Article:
Truthiness on the Wire
On the very first edition of The Colbert Report (pronounced as "Col-BEAR Re-PORE"), on October 17, 2005 (Oh, my word, nearly two years of genius!) on Comedy Central, Stephen introduced the world to truthiness. He coined the word only minutes before the taping started and it featured in the segment he calls The Wørd, where his statements are comedically criticized by on-screen text that is reality for most of us.
Truthiness, which has been hailed as a wonderful new word, was defined by Stephen as "what you want the facts to be, as opposed to what the facts are. What feels like the right answer, as opposed to what reality will support."
A superb example is the kind of statement that comes from the White House, almost on a daily basis. "The surge is working and we can bring back 5000 troops at the end of this month." Sure feels like the right answer, but the reality is that the surge isn't working and those 5000 lucky souls had to come back anyway.
This arose in my thinking after I received an advance alert from National Semiconductor about the release of the LMP7731 and LMP7732 precision op amps. Low noise is mentioned in the headline and the sub-head and then the release opens with:
"September 18, 2007 – National Semiconductor Corporation (NYSE:NSM) today introduced two precision operational amplifiers (op amps) that offer the industry’s lowest input voltage noise…"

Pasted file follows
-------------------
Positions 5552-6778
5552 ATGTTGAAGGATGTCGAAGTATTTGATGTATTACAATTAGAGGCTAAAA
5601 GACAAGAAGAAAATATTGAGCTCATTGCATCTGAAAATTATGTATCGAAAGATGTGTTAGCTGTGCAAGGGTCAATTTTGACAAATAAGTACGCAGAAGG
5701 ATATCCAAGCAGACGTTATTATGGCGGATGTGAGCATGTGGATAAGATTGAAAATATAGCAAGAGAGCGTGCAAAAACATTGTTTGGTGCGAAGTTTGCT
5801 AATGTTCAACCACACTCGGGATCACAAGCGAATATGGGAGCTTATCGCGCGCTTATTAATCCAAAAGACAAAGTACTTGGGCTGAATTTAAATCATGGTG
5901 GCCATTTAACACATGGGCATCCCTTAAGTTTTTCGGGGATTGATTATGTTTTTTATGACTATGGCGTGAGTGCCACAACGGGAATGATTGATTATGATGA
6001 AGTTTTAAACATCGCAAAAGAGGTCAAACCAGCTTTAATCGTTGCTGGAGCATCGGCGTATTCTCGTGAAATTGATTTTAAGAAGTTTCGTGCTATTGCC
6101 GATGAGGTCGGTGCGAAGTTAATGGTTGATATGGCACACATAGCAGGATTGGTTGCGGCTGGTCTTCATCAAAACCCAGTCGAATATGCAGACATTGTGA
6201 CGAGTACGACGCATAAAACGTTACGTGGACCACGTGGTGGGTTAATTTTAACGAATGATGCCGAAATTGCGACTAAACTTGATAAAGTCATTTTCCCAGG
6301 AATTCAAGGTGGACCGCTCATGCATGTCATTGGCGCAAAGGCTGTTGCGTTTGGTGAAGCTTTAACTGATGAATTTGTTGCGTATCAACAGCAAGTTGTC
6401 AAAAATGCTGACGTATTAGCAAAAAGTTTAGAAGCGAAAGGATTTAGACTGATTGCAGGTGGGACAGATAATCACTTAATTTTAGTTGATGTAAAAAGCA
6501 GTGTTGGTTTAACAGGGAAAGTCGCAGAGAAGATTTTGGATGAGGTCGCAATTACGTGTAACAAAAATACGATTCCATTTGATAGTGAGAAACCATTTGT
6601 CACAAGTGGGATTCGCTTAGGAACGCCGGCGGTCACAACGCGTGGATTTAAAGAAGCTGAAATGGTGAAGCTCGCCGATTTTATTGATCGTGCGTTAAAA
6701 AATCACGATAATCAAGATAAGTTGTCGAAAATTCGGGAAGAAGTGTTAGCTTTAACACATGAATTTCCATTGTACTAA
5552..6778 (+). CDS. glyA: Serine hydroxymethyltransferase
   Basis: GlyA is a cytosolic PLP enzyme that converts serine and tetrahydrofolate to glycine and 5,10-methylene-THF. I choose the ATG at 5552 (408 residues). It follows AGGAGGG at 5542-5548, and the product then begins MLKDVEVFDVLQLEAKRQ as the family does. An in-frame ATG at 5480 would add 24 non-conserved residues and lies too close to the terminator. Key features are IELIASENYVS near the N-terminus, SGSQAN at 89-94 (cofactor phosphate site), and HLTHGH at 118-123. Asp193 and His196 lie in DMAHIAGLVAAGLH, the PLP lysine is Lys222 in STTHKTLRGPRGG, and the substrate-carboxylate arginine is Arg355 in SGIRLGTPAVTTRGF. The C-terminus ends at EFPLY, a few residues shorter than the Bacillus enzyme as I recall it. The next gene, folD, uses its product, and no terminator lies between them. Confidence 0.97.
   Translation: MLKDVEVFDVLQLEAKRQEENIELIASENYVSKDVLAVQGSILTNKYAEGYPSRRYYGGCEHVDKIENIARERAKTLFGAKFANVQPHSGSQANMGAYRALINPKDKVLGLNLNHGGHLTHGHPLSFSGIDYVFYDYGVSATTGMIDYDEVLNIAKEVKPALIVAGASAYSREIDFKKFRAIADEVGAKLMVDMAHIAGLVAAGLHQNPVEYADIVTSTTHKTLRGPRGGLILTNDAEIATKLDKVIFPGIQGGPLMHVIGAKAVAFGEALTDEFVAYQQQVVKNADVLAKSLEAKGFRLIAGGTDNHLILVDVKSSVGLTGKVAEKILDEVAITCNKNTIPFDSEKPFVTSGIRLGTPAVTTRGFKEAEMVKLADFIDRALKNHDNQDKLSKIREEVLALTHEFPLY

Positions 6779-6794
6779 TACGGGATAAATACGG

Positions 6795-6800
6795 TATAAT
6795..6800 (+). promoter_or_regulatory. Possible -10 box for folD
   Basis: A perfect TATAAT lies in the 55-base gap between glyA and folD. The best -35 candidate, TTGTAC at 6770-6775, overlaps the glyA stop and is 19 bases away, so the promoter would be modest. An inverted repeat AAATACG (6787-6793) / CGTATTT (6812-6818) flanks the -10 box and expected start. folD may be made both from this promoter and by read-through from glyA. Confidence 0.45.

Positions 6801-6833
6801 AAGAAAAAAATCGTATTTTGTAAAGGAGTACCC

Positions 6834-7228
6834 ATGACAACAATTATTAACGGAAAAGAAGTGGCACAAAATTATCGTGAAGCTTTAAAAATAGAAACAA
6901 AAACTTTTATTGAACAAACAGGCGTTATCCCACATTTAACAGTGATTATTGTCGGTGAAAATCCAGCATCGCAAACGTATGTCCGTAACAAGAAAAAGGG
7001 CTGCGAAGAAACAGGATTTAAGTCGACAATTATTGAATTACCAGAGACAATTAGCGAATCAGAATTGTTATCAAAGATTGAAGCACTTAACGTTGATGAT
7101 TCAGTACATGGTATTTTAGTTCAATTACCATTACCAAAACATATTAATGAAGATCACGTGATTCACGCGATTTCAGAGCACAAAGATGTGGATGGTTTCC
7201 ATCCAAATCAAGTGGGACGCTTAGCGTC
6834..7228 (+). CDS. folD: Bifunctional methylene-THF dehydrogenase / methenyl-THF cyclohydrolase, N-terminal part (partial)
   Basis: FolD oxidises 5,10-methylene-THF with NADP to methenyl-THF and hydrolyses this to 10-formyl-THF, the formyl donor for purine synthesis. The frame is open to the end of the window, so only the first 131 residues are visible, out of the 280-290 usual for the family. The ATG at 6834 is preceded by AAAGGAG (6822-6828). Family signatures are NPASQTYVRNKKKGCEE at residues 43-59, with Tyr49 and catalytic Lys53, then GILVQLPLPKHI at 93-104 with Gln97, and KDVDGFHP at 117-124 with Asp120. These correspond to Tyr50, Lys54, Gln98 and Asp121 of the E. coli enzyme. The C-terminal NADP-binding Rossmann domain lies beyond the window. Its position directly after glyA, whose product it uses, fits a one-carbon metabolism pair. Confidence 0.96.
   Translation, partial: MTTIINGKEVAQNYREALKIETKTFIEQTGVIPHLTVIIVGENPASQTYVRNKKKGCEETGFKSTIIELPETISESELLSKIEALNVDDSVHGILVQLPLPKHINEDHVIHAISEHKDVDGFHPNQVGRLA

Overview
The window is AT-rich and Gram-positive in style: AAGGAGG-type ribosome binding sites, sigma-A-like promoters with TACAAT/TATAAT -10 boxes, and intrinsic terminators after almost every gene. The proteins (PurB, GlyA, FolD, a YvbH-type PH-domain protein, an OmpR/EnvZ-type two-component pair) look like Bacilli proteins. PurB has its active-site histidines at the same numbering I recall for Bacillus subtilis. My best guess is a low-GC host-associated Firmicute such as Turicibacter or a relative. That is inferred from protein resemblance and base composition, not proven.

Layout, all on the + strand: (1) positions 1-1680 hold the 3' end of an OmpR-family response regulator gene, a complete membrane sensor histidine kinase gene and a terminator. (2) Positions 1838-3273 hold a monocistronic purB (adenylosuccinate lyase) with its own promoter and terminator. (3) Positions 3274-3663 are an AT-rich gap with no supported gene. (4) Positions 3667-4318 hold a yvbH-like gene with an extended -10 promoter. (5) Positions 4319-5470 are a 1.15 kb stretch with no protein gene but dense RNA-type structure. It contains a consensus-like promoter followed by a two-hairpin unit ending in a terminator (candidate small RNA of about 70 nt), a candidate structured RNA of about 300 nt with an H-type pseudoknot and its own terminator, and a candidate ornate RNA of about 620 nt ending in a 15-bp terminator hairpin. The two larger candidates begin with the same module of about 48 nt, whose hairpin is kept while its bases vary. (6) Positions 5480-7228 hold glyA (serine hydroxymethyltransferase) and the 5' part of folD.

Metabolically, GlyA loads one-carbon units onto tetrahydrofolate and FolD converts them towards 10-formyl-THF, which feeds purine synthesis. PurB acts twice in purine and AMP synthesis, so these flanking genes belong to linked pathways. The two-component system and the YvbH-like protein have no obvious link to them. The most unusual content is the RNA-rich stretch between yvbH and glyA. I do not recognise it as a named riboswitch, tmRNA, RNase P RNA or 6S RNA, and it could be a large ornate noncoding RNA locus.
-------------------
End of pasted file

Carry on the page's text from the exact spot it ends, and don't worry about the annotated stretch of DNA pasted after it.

News releases are expected to be factual. It is their purpose to promulgate information that is factual.
I challenged the "lowest input voltage noise" assertion some days before the release of the statement to the wire. At least two other vendors have multiple parts with input noise voltage below 2.9 nV/rtHz, including a score that are below 2.0 nV/rtHz (and - psst! - National, that includes you!)
I felt like I had hit a brick wall when back came an e-mail telling me how the "lowest input noise voltage…" needed to be taken in context of all the other neat things about the parts. I don't feel comfortable about sharing that e-mail, but it struck me as a beautiful way to turn a lie into truthiness. Still, even after this lie was pointed out to the company, it went on the wire, as scheduled, with the only change being a punctuation correction.
Gone are the days, it appears, when a PR person would automatically challenge a product group over claims that they want to write into a release. The suspicious ones that should always court PR attention are words like lowest; best; first, fastest, value, smallest… If the product group cannot prove it, then it should be deleted.
Has this happened before? Sure it has, but on the occasions when I have seen untrue fluff in a release prior to the day it goes public I have always pointed it out to the vendor. And always, before, the inaccurate material was rewritten.
It should be the opposite of what Stephen said in that first program of his, "Anyone can read the news to you. I promise to feel the news at you."
And that's The Wørd…